Jerusalem on Friday night was in the midst of a storm feared to be “three times worse” than the snows that had hit Thursday and earlier Friday, and much of the rest of the country was grappling with stormy conditions expected to last into Saturday.
In what was described by Channel 2 as the “worst storm in decades,” much of northern Israel was also hit by snow and heavy storms, as were large parts of the West Bank. Israel and the Palestinian Authority were working together to grapple with power outages and other aspects of the storm’s impact.
Israel also providing fuel and gas to Gaza, to keep the electricity on in the Strip, which was grappling with harsh weather conditions including flooding in some areas.
Haifa was hit with its first snowfall in 22 years, according to officials, and Tel Aviv was battered by heavy rain and hail.
Ben Gurion Airport halted operations for 40 minutes to undergo “advanced preparation” for the storm. Some 40 flights did manage to arrive in Israel before the start of Shabbat despite the inclement weather conditions, reported Israel Radio.
Beginning at approximately 16:00pm local time, heavy snow began to fall in the capital after several hours of respite. Municipality officials told The Times of Israel that it would be “three times worse” than the storms of previous days. They urged all residents of Jerusalem and the surrounding areas to stay indoors as weather conditions worsen.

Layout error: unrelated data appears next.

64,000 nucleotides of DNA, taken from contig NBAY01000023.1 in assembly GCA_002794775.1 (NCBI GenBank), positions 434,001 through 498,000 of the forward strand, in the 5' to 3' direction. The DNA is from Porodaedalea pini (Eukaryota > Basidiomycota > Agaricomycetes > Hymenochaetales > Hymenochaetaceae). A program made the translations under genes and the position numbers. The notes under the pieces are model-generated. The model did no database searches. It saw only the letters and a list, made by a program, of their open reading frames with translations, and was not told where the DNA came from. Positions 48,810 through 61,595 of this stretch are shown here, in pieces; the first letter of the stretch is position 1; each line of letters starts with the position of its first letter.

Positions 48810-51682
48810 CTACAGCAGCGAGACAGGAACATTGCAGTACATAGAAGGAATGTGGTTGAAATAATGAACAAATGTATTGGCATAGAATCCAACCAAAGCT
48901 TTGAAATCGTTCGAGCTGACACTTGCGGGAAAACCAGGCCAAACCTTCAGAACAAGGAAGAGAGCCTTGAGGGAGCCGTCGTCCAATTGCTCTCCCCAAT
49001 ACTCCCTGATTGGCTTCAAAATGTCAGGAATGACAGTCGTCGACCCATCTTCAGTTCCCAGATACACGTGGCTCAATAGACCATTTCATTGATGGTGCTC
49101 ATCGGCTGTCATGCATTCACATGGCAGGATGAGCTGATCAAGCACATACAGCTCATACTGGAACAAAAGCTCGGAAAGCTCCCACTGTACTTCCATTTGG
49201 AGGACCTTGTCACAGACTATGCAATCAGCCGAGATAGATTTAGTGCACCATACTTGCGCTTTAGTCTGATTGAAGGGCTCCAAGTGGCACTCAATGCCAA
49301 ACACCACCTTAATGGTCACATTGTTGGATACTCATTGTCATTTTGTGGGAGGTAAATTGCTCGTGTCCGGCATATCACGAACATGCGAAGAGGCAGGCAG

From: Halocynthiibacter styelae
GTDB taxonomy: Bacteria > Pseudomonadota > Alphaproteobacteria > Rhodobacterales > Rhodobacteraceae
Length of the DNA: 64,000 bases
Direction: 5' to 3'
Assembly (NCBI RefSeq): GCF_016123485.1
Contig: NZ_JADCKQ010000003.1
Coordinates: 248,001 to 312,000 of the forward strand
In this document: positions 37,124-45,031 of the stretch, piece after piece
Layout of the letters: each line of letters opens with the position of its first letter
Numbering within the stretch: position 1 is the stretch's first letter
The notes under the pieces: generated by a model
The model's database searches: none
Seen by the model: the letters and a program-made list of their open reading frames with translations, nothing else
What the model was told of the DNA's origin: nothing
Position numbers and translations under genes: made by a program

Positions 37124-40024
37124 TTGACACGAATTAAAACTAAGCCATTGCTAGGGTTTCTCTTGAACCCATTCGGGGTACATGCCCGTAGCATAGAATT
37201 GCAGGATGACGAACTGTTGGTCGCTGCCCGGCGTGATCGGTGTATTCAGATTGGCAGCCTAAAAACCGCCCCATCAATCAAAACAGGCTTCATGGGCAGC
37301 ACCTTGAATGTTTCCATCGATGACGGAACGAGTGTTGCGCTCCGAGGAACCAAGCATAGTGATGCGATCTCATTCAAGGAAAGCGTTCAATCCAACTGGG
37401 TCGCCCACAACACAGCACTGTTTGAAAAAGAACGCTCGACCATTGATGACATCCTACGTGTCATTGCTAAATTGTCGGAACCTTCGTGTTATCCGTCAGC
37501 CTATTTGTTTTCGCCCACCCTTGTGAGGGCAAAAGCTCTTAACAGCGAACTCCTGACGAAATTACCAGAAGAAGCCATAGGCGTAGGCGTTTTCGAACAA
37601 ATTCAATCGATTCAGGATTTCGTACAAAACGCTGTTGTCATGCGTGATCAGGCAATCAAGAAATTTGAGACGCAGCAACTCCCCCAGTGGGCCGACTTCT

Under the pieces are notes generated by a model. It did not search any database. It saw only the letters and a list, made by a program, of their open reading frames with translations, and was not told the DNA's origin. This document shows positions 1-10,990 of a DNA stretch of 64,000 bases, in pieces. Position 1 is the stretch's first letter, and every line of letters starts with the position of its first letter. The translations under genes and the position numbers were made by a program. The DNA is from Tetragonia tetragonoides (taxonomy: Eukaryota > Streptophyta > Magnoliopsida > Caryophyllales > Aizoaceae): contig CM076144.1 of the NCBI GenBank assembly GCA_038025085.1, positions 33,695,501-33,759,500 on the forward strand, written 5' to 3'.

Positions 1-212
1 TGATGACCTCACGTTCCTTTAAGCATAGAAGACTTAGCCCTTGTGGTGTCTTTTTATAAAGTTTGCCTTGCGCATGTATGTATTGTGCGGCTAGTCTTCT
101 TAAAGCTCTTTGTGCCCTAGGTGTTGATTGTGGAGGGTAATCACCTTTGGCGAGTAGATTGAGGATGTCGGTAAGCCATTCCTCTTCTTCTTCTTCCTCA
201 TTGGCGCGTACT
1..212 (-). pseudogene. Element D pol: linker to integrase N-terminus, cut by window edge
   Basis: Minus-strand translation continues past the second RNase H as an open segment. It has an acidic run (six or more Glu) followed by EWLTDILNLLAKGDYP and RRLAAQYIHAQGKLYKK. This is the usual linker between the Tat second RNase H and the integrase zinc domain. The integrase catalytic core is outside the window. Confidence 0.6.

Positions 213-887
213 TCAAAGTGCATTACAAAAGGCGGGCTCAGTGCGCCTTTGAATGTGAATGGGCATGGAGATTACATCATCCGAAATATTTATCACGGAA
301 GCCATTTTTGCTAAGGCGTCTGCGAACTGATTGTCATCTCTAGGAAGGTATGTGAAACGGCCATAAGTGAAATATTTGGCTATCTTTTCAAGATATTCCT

As the city turned white at nightfall, most of the streets were completely empty.
Earlier, the Israel Electric Corporation declared a nationwide state of emergency as tens of thousands of homes in Jerusalem and the surrounding region remained without power amid the severe winter storm besieging the area.
The Mateh Yehuda Regional Council in the Jerusalem district said it was preparing to evacuate thousands of people in the area who have been without power since Thursday night.
The electric company said it was manning a situation room to receive reports of outages and calling in emergency workers to help restore power to those affected in certain parts of Jerusalem, Mevasseret Zion, Har Adar, Abu Gosh and Tzur Hadassah where many power lines were hit by trees and branches.
It remains unclear whether the company will be able to resolve the mass outages as weather conditions worsen, with some reports indicating it may take up to two days for full power to be restored.
Workers were facing difficulties reaching certain areas due to fallen trees and power lines.
“We did not anticipate the storm to be on this scale,” Oren Helman from the electric company told Channel 2 news.